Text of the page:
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on November 18, 2011
Let's get this straight. I was coerced into reading this book because a friend wanted to start a group surrounding this book. After the first chapter, I wanted to exorcise this garbage from my Kindle.

The Happiness Project is not about self-actualization or improving the feeling of one's self worth. No. This is a neurotic journey of one woman who needs to be on Xanax. Or Prozac. Take your pick. To quote: "I wanted to perfect my character, but, given my nature, that would probably involve charts, deliverables, to-do lists, new vocabulary terms, and compulsive note taking." See what I mean?

Happiness is not about "scoring charts" and "set point" levels. It is a state of being that can achieved through the capability of self-love and love for others. It is about learning to accept one's faults and the fact that no one is perfect. It is our imperfections that make us human. The concept of human "perfection" is not only detremental but also completely unachievable. To claim it is possible only confirms that the author is potentially delusional but also harbours a deep sense of self-hatred.

It becomes increasingly clear that the author's superficial exercises (let's clean out our closets!) will not make her happy, but only provide a temporary bandaid for the writer's own misguided inadequacies.

Take for example her chapter on improving her relationship with her husband. She basically was artificially nice to her husband for a set period of time, held back what she really wanted to say, and then reverted back to her old pattern of behaviour after that period is done. What has changed? How has this made you happier? How has this made you a better person? As far as I am concerned, her feelings were merely repressed during the whole episode which was why the behaviour could never be sustained (not to mention her behavioural change violated her commandments from the outset "Be yourself".).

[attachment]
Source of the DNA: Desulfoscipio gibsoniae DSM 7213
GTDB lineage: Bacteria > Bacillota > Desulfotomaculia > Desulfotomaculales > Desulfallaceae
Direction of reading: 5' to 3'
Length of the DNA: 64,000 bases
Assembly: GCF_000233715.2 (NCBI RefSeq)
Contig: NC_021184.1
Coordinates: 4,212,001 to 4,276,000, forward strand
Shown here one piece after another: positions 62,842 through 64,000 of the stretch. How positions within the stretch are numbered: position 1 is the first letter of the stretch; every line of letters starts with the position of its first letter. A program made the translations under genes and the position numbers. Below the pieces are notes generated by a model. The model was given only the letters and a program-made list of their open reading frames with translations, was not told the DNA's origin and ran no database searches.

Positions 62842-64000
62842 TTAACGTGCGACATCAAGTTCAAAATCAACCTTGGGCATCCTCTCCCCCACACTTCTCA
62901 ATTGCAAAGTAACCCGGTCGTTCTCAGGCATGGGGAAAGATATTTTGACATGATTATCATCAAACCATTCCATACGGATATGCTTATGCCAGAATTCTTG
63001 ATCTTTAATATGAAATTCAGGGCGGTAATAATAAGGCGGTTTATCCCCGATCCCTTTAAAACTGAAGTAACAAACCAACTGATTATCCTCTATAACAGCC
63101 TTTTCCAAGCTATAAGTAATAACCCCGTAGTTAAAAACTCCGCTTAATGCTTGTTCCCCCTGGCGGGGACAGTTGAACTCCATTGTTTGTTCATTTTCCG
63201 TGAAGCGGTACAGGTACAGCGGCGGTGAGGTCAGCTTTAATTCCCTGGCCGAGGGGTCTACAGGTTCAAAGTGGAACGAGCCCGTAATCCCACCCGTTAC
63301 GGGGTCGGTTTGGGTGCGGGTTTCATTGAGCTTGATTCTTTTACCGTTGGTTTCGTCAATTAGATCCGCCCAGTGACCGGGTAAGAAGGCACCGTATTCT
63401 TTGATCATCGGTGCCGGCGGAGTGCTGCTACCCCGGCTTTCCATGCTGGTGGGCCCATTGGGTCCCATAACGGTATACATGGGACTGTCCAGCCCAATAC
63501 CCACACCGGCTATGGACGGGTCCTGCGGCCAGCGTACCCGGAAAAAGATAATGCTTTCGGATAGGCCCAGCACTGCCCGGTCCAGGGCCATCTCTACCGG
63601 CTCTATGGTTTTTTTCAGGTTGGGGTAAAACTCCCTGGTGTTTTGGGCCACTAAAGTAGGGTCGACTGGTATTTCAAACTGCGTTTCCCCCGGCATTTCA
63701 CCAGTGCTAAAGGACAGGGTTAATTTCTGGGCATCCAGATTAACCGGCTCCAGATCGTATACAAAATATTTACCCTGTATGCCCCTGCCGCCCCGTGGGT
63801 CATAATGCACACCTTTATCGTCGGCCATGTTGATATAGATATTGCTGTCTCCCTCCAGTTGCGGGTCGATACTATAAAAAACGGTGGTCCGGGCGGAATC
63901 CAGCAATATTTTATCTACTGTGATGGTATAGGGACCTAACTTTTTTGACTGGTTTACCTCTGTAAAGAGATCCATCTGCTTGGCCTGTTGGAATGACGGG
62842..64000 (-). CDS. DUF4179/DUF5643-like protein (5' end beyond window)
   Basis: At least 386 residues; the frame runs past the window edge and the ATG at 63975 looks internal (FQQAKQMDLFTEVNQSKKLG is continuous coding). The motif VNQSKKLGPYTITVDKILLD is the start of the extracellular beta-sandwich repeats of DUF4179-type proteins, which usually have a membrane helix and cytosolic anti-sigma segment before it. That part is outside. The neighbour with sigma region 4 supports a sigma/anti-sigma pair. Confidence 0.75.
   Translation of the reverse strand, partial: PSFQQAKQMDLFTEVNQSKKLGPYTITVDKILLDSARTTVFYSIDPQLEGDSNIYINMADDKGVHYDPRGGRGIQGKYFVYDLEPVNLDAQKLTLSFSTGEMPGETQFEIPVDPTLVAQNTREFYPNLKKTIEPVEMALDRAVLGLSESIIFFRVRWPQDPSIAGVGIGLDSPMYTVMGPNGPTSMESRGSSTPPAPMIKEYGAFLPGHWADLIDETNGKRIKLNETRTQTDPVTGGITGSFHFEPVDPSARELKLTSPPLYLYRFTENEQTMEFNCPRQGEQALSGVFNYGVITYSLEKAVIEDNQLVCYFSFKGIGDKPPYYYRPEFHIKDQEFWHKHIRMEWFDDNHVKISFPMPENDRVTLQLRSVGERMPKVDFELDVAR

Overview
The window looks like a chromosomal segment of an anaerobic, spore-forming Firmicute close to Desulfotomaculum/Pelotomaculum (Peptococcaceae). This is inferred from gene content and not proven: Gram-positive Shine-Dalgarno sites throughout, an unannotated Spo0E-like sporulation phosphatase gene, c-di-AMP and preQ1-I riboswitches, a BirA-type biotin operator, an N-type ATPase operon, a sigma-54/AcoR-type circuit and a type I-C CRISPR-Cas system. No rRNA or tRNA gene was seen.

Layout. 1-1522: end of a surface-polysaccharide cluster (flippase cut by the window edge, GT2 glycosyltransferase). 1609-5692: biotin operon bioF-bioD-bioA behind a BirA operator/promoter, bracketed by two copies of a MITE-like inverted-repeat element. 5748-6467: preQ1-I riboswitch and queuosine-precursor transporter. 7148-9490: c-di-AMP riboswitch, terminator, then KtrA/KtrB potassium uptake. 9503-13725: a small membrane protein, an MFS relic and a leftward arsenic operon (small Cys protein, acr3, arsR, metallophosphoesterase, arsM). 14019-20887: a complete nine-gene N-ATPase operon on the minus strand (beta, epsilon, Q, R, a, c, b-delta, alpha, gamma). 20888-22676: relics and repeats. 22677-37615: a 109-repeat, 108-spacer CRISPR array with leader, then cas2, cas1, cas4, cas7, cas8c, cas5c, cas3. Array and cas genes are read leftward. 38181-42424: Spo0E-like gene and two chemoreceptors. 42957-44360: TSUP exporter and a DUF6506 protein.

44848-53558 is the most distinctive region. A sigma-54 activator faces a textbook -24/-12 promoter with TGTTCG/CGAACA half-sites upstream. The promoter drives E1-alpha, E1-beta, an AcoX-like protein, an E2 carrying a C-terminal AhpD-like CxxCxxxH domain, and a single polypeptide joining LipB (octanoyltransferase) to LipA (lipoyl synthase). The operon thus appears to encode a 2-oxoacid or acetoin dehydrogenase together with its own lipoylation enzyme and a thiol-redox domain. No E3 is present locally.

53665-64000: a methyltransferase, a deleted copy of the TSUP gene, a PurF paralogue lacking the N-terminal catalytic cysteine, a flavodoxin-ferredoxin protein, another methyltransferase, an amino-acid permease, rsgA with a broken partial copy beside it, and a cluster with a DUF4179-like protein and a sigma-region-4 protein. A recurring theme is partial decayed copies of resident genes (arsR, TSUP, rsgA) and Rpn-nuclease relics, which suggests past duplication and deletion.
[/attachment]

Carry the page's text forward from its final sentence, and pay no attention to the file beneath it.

I fail to understand how any of her listed activities would improve her outlook on life. Having encountered many individuals who are much less fortunate, I don't understand why she didn't pursue a project that would have actually made a difference to someone in need. Work at a soup kitchen. Volunteer at a woman's shelter. Heck! help out in an adult literacy program... maybe that would help you sell more books! Perhaps in giving back to the community at large, she would learn to appreciate all the things she has instead of lamenting the things she doesn't.

So if you want a manual about how to achieve self-repression, increase your own self-hatred and become a narcissist, read this book and follow it to a T. If you want to learn about happiness, go live your life instead of reading this book.
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on March 9, 2010
I was looking forward to reading this book since I found the idea of it intriguing. As I was reading, I realized that something was bothering me, but initially I couldn't figure out what it was. Finally, about half way through, it hit me: the author seems to be boasting. She goes on and on about how great her life is by letting the reader know that she has a soul mate husband, wonderful kids, a great education, her dream job, perfect relationships with in-laws and parents, tons of friends and acquaintances, etc. It had me wondering why she even embarked on this project other than the obvious: money. If she's not as happy as she could be with all of these advantages, then I am not interested in her journey, anyway. If you're looking for something insightful, I would not recommend this book.